Eradicating Polio is Rotary's top priority and Rotary is committed to fighting Polio until every child is vaccinated and safe from this devastating disease.
We are on the brink of making history and when it is eradicated Polio will be only the second human disease to be wiped from the globe.
When Rotary began the fight in 1985, polio affected 350,000 people, mostly children, across 125 countries every year that's nearly 1000 per day. Since then as a result of Rotary and its partners efforts:
- more than 2 billion children have been vaccinated
- polio cases have dropped by 99% and
- almost 19 million people are walking today who would have otherwise been paralysed
most recently and very significantly
- WHO has declared that transmission of the wild poliovirus has officially been stopped in all 47 countries of its African region leaving only Pakistan and Afghanistan with cases of Polio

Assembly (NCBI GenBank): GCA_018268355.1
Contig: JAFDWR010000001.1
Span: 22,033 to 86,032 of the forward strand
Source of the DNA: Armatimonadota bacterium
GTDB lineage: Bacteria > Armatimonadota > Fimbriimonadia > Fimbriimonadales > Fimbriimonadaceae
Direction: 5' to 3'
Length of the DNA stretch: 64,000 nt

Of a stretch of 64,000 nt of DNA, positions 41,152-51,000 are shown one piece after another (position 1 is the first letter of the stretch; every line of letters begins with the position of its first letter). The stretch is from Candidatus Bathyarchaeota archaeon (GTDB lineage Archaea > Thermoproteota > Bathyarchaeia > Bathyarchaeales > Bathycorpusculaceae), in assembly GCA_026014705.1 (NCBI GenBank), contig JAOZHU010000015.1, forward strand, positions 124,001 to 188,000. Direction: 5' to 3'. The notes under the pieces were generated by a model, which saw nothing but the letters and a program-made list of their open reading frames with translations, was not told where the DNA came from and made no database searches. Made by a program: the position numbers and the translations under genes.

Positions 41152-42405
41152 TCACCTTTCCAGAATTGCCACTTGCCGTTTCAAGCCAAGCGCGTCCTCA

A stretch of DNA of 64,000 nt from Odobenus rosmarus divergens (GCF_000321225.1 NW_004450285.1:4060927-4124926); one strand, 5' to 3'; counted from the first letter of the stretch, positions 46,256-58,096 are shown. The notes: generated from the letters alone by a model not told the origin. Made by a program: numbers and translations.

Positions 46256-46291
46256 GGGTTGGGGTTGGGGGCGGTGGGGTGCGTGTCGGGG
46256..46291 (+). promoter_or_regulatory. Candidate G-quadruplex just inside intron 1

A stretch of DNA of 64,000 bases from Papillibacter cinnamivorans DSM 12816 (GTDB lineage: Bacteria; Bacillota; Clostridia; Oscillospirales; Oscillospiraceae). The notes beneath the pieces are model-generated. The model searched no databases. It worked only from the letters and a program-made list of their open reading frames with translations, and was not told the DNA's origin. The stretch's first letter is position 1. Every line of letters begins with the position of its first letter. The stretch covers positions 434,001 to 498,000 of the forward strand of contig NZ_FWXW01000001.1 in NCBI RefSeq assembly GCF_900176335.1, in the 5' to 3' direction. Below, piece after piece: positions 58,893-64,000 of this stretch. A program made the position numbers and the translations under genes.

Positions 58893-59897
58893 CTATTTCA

- January - July 2021 there have only been 2 cases - 1 in Afghanistan and 1 in Pakistan (compared with 56 and 84 respectively in same period 2020)
- one of three strains of the wild virus, has been eradicated worldwide so from April 2016 a new vaccine targeting the remaining strains is being used
But the job is not done and fight isn't over polio still threatens children in Afghanistan and Pakistan.
The challenge to administer vaccines to every child is huge and the environment is hostile. The remaining 1% of polio cases are the most difficult to prevent as the virus persists in the hardest to reach areas with Pakistan the largest obstacle - but if we don't finish the fight right now and until polio is eradicated everywhere no non-vaccinated child is safe anywhere. If polio rebounds, more than 200,000 children worldwide could be paralysed by Polio each year within a decade and more than 10 million children under the age of five could be paralysed in the next 40 years - it is only a plane ride away.
The threat of polio anywhere is a threat to children everywhere.
How Rotary are doing it